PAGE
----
Harriet Tubman, born a slave, died a free woman in upstate New York. One of the most courageous women of her time, she personally risked her life on many occasions to guide escaped slaves north along the Underground Railroad. (For Jersey City’s role in this network, please come here. Two of the most important collections of documents on the  Railroad are: Wilbur Siebert’s The Underground Railroad for Slavery to Freedom published in 1898 and containing the accounts of active abolitionists from that time, and William Still’s 1872 work Underground Rail Road which included eyewitness accounts. Still himself worked with the Philadelphia Underground Railroad.) Harriet Tubman worked as a cook, nurse, and spy for the Union army. She lectured and was an ardent suffragette as well. For so accomplished and heroic figure, she left no writings, letters, or memoirs because she was illiterate. So what we have about her is derived from sources once removed. However, these sources do portray an individual of immense moral stature; John Brown, the famous abolitionist, called her “…the most of a man, naturally, that I ever met with.”(Quoted in John Brown, 1800-1859: A Biography Fifty Years After, p.327). As was the case with many who served the government, Tubman was forced to subsist on a very small monthly stipend; to supplement her income, she had Sarah Bradford help her write her autobiography Harriet: The Moses of Her People (1869). With the proceeds from this volume, she purchased a house in Auburn, N.Y. and turned it into a home for the aged and needy. She died in 1913. Additional information is at: Harriet Ross Tubman (SUNY Buffalo); Harriet Tubman (University of North Carolina); Harriet Tubman (americaslibrary.gov); Harriet Tubman: Online Resources (Library of Congress); Black Dispatches (CIA – details Tubman’s spy activities during the Civil War); Contemporary Newspaper Articles (from “Chronicling America“); and Harriet Tubman (PBS).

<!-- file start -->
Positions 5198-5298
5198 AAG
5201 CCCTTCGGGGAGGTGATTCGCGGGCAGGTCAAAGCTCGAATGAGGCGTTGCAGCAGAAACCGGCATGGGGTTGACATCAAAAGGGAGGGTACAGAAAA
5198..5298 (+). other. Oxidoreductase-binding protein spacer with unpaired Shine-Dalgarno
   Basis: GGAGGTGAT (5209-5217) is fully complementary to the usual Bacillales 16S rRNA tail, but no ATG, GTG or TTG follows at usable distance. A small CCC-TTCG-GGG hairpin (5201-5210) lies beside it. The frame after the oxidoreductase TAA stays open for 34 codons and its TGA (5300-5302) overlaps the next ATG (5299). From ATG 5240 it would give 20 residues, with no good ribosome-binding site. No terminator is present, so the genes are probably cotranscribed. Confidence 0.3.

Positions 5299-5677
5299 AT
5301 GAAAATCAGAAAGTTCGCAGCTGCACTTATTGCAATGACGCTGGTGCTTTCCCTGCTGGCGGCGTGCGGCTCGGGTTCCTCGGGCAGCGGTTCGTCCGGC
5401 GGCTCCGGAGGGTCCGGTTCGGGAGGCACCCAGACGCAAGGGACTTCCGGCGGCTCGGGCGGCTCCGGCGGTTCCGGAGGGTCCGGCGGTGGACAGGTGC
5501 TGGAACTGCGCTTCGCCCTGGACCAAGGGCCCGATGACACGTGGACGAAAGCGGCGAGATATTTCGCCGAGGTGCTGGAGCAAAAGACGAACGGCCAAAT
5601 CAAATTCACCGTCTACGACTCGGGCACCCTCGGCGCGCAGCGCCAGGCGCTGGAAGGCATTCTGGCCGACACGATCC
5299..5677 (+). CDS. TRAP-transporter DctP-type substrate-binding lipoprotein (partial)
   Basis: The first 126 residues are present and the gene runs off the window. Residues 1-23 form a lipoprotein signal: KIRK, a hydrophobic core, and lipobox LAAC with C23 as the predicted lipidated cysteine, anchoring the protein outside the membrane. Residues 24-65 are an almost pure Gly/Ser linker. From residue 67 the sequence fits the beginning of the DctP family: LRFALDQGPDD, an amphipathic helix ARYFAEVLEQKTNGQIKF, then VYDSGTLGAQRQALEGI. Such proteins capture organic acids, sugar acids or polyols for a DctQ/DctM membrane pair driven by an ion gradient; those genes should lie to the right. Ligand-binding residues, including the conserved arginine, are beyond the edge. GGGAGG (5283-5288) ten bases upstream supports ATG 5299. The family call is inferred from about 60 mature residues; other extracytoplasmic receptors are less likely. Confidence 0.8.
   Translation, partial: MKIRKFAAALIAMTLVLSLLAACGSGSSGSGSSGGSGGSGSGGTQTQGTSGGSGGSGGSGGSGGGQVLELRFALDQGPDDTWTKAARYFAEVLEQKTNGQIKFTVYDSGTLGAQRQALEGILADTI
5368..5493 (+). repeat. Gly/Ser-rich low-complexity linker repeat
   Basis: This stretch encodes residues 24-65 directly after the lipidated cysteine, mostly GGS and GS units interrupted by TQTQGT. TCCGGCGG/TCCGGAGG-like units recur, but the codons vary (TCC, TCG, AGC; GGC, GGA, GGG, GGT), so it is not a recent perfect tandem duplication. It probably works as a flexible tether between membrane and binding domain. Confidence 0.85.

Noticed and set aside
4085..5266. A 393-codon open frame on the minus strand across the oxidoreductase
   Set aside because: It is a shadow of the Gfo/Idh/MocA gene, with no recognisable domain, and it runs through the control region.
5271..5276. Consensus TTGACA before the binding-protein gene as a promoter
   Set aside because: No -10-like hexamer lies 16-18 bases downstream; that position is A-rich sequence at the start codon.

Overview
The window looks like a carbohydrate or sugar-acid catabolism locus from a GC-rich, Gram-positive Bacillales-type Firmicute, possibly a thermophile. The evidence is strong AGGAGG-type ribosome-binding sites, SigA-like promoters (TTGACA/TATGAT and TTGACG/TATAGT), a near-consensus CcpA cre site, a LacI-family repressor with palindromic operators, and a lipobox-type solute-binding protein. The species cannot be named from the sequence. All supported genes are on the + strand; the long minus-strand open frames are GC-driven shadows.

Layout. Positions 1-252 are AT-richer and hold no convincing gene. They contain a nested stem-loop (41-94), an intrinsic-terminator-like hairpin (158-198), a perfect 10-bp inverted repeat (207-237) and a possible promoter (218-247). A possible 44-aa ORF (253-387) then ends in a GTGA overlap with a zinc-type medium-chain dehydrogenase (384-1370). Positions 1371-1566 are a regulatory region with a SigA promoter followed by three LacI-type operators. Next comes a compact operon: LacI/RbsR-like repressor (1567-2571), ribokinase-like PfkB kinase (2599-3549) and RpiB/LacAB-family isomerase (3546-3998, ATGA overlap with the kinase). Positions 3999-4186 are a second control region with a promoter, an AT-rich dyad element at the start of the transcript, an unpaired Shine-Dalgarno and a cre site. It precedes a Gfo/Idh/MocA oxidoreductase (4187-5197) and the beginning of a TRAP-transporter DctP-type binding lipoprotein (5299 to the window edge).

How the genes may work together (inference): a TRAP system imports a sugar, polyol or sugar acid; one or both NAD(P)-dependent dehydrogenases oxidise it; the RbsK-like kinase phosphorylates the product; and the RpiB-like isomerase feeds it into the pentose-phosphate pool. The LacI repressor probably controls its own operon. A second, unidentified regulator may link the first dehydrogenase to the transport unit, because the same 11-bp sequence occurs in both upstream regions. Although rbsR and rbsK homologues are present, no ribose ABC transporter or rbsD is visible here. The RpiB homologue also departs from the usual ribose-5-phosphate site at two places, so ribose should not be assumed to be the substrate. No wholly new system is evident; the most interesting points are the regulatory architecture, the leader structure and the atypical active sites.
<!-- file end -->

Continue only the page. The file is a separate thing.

Leave a Comment

Timelines in Black History

We recommend these chronologies because they provide a good deal of information or they are replete with links: African-American History Timeline (another really useful site from infoplease); African American World: Timeline (PBS with links to relevant programs); Black History Timeline (Biography.com, with many images); Timeline of African American History, 1852-1925 (Library of Congress from its African American Perspectives collection); Timeline: Through the Centuries (Encyclopaedia Britannica); Black History Timeline (History Channel); and Events in African American History (Gale).

Leave a Comment

What is the Muslim Brotherhood?

In these volatile political times, any involved organization is subject to partisan appraisals. Even in testimony to the House  Permanent Select Committee on Intelligence on Thursday, February 10, DNI James Clapper described the Muslim Brotherhood as a secular group, only to have a “clarification” issued later by his PR chief stating that Clapper is aware that the Brotherhood is not a secular organization. All sides do agree that the Muslim Brotherhood (or “Brotherhood” or “MB”) was founded in the 1920s in Egypt, is the source of Hamas and al-Qaeda, and holds 88 seats in Egypt’s parliament. Opinions vary from The New York Times’“…the Muslim Brotherhood has been by far the most muscular and influential of Egypt’s dissident organizations” to the Brookings Institution’s “The Egyptian Brotherhood renounced violence years ago, but its relative moderation has made it the target of extreme vilification by more radical Islamists” to “The Muslim Brotherhood has provided the ideological model for almost all modern Sunni Islamic terrorists groups” from Report on the Roots of Violent islamist Extremism and the Efforts to Counter It: The Muslim Brotherhood as submitted to the Senate Committee on Homeland Security and Governmental Affairs. Besides The New York Times and Brookings sites, which both provide ample writings/reports, additional sites providing information include: Muslim Brothers (Federation of American Scientists);  The Egyptian Muslim Brotherhood (Mt Holyoke College -very informative! contains timeline, founder biographies, sources, etc); Egypt’s Muslim Brotherhood (Harvard International Review, May 2006); Factbox: What is the Muslim Brotherhood? (Reuters); Al-Ikhwan Al-Muslimeen: The Muslim Brotherhood (Military Review, July/August 2003); Muslim Brotherhood (Berkley Center, Georgetown University – describes many of the Brotherhood affiliates); Explaining Egypt’s Muslim Brotherhood (NPR); Muslim Brotherhood Egypt Videos (AOL); Backgrounder: Egypt’s Muslim Brotherhood (Council on Foreign Relations);  Egypt’s Muslim Brotherhood Lurks as a Long-Term Threat to Freedom (Heritage Foundation); Profile: Egypt’s Muslim Brotherhood (BBC); Islamist Movements and the Democratic Process in the Arab World: Exploring the Gray Zones (Carnegie Endowment for International Peace); Egypt: Background and U.S. Relations (CRS); Al Qaeda and Affiliates: Historical Perspective, Global Presence, and Implications for U.S. Policy (CRS); and IkhwanWeb (The Muslim Brotherhood’s official English website).